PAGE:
If Speaker Newt Gingrich's Republican majority had faced a 9 percent approval rating at any point in the 1996 presidential election year, the media would have not let anyone forget it.
So given that and the media's frequently reminding Americans of President Bush's low approval numbers, why are the broadcast media ignoring the latest Rasmussen poll on the approval rating for Congress under the leadership of Democratic Speaker Nancy Pelosi (Calif.) and Sen. Harry Reid (D-Nev.)?
Rasmussen's survey hit the wires yesterday, but none of the broadcast evening news programs covered the story, not even as a brief anchor mention. The July 9 "Today," ABC's "Good Morning America," and CBS's "Early Show," similarly paid no heed to the development.
The polling firm's official news release noted that the numbers are really bad even among Democrats -- who are only in the low-double digits in strongly approving of Congress -- and the harshest criticism comes from independents (emphasis mine):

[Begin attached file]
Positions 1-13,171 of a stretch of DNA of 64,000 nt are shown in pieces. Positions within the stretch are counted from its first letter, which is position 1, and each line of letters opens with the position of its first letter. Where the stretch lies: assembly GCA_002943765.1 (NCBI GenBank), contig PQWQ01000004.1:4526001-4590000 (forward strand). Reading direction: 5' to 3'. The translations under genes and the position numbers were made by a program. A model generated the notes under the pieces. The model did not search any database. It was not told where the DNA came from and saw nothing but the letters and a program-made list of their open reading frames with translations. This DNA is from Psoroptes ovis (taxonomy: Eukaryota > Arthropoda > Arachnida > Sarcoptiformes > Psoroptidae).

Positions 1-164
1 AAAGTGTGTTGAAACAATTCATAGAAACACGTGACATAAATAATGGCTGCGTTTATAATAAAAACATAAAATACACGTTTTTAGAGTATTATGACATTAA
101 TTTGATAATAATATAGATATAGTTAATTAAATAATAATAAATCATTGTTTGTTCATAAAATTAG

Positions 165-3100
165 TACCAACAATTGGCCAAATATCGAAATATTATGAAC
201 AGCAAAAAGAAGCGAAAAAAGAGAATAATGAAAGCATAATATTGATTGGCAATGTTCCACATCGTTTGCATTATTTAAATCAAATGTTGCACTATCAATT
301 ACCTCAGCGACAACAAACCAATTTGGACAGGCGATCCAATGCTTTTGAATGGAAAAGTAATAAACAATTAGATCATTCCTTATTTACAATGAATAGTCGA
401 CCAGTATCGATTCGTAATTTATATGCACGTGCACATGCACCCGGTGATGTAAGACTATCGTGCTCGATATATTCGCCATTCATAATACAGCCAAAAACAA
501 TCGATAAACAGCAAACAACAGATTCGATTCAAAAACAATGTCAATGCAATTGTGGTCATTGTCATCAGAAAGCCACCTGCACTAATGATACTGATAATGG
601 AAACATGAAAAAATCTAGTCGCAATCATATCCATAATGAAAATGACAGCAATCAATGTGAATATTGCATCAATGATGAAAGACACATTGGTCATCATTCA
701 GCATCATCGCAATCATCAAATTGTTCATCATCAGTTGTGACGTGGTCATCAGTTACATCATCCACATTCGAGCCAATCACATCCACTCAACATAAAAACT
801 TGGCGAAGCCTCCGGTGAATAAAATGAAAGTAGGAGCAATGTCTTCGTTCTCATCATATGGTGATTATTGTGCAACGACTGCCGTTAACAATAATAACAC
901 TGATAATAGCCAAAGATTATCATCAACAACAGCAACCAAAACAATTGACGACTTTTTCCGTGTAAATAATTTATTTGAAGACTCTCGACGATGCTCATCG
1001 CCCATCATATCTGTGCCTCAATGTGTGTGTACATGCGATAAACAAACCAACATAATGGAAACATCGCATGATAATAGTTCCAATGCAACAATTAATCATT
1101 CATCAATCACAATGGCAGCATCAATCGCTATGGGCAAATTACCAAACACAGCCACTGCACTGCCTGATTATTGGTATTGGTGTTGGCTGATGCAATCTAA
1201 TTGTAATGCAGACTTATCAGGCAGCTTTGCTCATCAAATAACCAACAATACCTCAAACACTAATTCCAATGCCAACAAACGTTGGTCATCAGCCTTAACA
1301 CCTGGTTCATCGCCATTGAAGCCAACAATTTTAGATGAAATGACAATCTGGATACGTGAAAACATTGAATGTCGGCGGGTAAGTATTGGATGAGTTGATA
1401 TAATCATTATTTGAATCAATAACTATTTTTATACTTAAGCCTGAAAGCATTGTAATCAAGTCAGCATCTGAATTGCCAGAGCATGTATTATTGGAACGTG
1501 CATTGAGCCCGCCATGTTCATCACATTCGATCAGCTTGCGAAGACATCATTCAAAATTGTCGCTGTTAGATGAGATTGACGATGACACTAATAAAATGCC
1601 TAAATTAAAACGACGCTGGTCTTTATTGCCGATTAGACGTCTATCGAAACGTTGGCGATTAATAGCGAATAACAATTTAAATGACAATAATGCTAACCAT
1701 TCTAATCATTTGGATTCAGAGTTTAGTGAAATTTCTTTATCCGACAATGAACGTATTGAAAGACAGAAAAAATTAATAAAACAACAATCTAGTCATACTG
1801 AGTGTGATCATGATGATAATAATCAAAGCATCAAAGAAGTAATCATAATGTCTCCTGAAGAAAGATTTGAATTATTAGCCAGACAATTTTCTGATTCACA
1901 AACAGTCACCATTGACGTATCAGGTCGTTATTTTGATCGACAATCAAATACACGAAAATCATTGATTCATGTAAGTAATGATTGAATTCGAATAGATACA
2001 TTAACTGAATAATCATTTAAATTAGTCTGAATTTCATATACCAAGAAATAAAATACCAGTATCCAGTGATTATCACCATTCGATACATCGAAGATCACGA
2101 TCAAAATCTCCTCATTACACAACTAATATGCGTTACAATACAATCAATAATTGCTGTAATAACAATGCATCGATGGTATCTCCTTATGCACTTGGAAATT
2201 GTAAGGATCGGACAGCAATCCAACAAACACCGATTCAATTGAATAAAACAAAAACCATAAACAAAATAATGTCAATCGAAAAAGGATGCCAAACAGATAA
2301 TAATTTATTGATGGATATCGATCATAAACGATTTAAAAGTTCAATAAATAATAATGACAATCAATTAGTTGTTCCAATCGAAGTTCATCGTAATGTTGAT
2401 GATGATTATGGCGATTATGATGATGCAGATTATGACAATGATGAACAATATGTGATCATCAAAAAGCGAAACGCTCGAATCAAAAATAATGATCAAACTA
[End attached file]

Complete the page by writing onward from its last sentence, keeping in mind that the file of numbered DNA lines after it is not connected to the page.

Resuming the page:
The percentage of voters who give Congress good or excellent ratings has fallen to single digits for the first time in Rasmussen Reports tracking history. This month, just 9% say Congress is doing a good or excellent job. Most voters (52%) say Congress is doing a poor job, which ties the record high in that dubious category.
Last month, 11% of voters gave the legislature good or excellent ratings. Congress has not received higher than a 15% approval rating since the beginning of 2008.
The percentage of Democrats who give Congress positive ratings fell from 17% last month to 13% this month. The number of Democrats who give Congress a poor rating remained unchanged. Among Republicans, 8% give Congress good or excellent ratings, up just a point from last month. Sixty-five percent (65%) of GOP voters say Congress is doing a poor job, down a single point from last month.
Voters not affiliated with either party are the most critical of Congressional performance. Just 3% of those voters give Congress positive ratings, down from 6% last month. Sixty-three percent (63%) believe Congress is doing a poor job, up from 57% last month.